The Curious Case of Benjamin Button

The Curious Case of Benjamin Button
Director: David Fincher
Writers (WGA):Eric Roth (screenplay)/Eric Roth (screen story)
Cast: Brad Pitt, Cate Blanchett, Tilda Swinton

The movie moved me deeply, but i would struggle to articulate why. It reminded me of Forrest Gump, but unlike Gump, it lacked clarity. Forrest ran. Benjamin? He just wandered… All the actions seem to end in non-consequencial ways, and everything felt at odds with each other somehow. Yet, I would still shed tears when i thought of certain details, such as when Benjamin came back to see Daisy in her studio and she showed up in his hotel room afterward, he said, “I’ve never stopped loving you.” When Benjamin and Elizabeth were walking in the snow at midnight hour, champagne in hand, she said, “If we are to have an affair, we will never say ‘I love you’.” However unsatisfying the movie felt as a whole, I still loved it.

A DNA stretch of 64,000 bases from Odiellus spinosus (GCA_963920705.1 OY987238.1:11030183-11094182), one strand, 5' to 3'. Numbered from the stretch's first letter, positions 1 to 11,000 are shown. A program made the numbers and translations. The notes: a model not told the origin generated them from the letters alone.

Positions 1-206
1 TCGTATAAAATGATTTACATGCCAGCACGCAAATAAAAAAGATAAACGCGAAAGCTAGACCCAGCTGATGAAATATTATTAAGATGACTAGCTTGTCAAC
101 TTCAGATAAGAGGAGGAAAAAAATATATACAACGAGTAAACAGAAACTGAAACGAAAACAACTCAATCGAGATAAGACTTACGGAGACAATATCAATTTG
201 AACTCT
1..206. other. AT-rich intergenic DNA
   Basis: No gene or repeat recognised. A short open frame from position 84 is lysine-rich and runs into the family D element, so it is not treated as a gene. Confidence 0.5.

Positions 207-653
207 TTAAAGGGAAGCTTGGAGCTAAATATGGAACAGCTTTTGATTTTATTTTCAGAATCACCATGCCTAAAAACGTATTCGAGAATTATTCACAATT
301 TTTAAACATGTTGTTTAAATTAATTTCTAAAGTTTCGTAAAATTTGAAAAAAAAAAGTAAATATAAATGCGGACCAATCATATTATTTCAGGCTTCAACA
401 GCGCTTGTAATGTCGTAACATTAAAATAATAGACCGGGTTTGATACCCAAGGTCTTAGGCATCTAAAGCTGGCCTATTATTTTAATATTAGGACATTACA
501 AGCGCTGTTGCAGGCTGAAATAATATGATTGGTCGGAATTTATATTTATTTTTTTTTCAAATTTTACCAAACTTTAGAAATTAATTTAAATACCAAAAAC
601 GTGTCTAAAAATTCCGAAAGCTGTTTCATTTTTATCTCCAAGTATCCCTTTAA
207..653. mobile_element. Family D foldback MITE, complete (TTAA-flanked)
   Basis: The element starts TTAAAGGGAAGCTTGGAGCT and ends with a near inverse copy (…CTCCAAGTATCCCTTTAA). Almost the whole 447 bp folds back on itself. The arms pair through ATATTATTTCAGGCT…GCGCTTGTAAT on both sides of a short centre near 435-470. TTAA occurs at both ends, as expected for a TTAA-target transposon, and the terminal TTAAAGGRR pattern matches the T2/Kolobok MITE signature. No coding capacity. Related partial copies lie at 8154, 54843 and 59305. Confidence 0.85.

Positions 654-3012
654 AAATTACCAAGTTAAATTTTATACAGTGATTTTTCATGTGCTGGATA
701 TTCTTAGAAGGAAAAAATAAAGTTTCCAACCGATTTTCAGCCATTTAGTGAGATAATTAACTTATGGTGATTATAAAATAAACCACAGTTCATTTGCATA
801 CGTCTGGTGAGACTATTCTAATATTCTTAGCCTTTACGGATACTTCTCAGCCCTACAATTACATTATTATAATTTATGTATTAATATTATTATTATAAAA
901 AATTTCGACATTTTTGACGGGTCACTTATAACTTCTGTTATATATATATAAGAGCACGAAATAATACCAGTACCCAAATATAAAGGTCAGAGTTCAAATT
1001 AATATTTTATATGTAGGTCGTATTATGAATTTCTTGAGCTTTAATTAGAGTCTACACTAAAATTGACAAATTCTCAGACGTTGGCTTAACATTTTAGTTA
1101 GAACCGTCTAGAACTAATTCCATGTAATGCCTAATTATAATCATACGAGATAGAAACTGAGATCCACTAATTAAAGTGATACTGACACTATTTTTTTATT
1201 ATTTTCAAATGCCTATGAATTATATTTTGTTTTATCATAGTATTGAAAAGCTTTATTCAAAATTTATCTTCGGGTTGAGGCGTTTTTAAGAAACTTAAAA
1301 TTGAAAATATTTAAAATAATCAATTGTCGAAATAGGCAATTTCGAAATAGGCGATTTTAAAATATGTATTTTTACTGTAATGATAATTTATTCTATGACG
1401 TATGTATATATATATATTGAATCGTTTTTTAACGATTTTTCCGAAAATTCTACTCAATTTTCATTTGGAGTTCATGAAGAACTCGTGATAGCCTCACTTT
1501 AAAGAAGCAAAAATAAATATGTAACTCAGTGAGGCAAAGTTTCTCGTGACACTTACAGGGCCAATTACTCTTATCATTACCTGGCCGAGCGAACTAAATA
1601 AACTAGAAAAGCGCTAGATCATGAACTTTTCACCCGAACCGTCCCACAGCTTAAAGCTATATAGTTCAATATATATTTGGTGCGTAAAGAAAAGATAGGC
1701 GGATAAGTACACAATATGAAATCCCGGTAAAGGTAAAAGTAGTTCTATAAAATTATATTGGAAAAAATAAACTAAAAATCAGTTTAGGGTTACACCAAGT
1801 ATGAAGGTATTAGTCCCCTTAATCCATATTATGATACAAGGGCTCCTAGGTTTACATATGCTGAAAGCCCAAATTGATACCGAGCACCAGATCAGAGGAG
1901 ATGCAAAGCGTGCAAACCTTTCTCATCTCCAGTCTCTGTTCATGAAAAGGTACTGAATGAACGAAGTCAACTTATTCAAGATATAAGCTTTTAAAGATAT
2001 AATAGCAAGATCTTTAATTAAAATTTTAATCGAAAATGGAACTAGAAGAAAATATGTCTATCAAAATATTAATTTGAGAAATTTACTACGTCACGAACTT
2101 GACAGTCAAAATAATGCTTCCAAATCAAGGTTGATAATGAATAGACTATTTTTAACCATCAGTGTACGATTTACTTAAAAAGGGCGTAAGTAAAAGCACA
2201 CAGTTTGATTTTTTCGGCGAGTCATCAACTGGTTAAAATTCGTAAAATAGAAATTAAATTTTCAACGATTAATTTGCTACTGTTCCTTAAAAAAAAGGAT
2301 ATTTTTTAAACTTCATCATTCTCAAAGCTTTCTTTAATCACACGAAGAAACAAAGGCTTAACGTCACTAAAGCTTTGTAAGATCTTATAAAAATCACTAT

When the light came out, and when the credit started rolling, i noticed that it was based on a F. Scott Fitzgerald short story. I found that shocking. The story didn’t feel like a Fitzgerald to me.

In the evening, i dug out Fitzgerald’s short story on-line and read it. Aha, i was right. The original story reads just like a Fitzgerald. It was full of cynicism, and it was cold and depressing (I do love Great Gatsby and Tender is the Night. But I’ve never cared much for Fitzgerald’s short stories). As if an English teacher gave an assignment, “Write a story about a man who was born old and grew younger by the day. His name is Benjamin Button, and his family is well off and in the ‘Button’ business.” That was all the movie had in common with the story, the name, the premise, and the family business. Everything else, all the stories, the warmth, the characters, were all original creation by the script writer.

I proceed to search and found the actual movie script by Eric Roth.

It was 1am in the morning by the time i finished reading the script. What a classic!